Senior Retirement in Merida

Jul 26th, 2011 | By James E Becker | Category: Senior Travel

I had to look back and make sure that I did not already send you a blog on Merida.  I did not and can’t wait to update you on this great city in the Yucatan Peninsula, Mexico. This city is loaded with colonial charm.

Merida, the capital of the state of Yucatan, is a world away from Cancun, its touristy cousin across the peninsula. Sitting 22 miles inland, Merida has a European feel, thanks to its Old World architecture and abundant culture. There are opera houses and cathedrals to explore, and foodies rave about the dining scene. There’s a growing population of retirees from the U.S., as evidenced by an English-language newspaper and library.

Merida has escaped the violence that has plagued Mexico’s border towns. It is one of my favorite cities in all of Mexico and precisely for the reasons stated above. I well recall sitting on a park bench visiting with an elderly gentleman in Spanish.  He was so warm and friendly as it is said that here everyone is the same.

Merida is the capital and largest city of the Mexican state of Yucatán and the Yucatán Peninsula.  Being centrally located, Merida is a practical hub to explore numerous ruin sites and ecological wonders. Many charters fly into Merida or you can take a four-hour bus ride from Cancun. Street life shows visitors just how busy the city can be.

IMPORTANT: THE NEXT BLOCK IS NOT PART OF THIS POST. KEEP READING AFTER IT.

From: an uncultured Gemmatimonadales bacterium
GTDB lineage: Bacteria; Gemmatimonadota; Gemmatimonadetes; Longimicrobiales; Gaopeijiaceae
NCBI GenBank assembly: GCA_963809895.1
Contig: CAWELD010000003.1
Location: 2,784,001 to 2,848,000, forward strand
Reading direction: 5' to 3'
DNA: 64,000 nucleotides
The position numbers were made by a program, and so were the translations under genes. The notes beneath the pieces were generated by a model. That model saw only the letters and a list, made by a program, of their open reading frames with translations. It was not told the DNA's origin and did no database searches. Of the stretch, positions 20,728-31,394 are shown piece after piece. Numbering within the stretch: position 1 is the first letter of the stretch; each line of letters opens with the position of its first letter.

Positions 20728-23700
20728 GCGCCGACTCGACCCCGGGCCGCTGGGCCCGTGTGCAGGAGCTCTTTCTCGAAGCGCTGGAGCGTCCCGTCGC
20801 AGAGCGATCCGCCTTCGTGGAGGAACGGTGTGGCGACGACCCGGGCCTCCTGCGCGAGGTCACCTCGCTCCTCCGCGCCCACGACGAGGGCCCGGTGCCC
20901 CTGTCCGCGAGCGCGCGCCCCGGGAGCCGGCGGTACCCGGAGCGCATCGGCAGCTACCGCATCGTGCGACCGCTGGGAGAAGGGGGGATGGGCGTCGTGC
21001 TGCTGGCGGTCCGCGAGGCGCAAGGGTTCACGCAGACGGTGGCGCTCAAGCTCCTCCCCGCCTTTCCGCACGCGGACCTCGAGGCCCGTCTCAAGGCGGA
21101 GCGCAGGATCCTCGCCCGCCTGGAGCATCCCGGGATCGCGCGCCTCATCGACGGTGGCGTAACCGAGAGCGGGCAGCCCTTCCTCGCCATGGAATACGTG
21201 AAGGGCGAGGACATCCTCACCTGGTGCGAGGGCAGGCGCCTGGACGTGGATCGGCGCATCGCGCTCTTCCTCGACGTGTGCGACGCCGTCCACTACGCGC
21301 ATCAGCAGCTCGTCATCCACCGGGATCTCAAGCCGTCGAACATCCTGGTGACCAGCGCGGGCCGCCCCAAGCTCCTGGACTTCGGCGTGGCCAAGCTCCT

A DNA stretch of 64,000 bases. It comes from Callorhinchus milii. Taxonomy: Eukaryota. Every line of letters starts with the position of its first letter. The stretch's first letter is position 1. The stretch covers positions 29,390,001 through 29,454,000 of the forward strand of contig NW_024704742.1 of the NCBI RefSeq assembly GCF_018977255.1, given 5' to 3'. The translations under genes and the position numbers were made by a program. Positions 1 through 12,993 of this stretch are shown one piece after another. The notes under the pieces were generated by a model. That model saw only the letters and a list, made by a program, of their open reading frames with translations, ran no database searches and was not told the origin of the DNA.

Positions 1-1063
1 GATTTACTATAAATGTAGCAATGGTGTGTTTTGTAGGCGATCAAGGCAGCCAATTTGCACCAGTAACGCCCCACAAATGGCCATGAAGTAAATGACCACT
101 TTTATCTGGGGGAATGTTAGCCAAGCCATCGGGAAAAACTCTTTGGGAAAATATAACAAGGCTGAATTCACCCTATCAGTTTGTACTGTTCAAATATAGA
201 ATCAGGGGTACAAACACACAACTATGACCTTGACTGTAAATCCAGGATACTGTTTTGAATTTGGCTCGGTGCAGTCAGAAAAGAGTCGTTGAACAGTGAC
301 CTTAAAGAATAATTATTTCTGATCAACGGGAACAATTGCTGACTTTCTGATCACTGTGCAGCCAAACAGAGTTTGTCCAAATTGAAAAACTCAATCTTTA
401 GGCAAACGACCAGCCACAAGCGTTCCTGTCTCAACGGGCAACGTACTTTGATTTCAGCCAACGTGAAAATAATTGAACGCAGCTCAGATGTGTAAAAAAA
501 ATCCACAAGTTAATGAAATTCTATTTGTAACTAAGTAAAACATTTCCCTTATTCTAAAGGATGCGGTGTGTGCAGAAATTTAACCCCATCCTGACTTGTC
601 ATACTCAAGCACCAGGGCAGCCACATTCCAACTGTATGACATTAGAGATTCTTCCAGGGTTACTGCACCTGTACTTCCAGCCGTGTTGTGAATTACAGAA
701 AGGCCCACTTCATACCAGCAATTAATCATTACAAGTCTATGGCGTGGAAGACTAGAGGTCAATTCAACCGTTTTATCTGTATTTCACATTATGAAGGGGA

Known as “White City” because of the large use of white limestone and white paint, this traditional city depicts much of the splendor of Colonial Mexico. This is by no means to say that Merida still exists in a time warp and the contrary could be said. There is old and new exhibited in everything from fashion to architecture. Merida is nothing like Cancun or Playa del Carmen and if you want to experience Mexican culture while staying relatively close to the Caribbean Sea then Merida is a great place to go.

There are lots of interesting shops to browse; if you seek some familiarity, the Merida WalMart is well stocked and also has a food-court. Here you will find about 828,000 people (2010 census). With Mérida as your base, you can visit cathedrals and churches, Mayan archaeological sites, museums, haciendas and cenotes.  And the Mayan town of Uxmal is very close.

TripAdvisor is big on Merida too. Lonely Planet agrees with TripAdvisor relating that Merida stands above most other Mexican cities.

Access to health care: There’s a slew of quality medical facilities, including the highly regarded Clinica de Merida. Some retirees may qualify for Mexico’s low-cost public health insurance program, known as IMSS. Mexico ranks 14th out of 25 countries on International Living’s Global Retirement Index for health care. Cost of living: Mexico tied for third (with Colombia and Thailand) on the Global Retirement Index for cost of living. A retired American couple can live comfortably in Merida on $1,700 a month. jeb



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